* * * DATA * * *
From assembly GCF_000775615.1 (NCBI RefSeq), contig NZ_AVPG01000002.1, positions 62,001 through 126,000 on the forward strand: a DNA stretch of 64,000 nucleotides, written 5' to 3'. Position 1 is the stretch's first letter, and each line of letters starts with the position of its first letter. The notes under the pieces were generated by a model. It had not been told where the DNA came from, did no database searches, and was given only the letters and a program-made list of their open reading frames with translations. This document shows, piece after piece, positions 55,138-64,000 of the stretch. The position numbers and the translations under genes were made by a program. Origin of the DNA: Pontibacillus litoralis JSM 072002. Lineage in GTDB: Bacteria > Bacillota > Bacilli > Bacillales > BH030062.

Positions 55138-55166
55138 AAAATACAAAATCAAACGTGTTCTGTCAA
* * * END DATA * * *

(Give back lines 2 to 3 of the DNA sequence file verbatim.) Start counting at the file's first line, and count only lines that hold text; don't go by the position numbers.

Positions 55138-55166
55138 AAAATACAAAATCAAACGTGTTCTGTCAA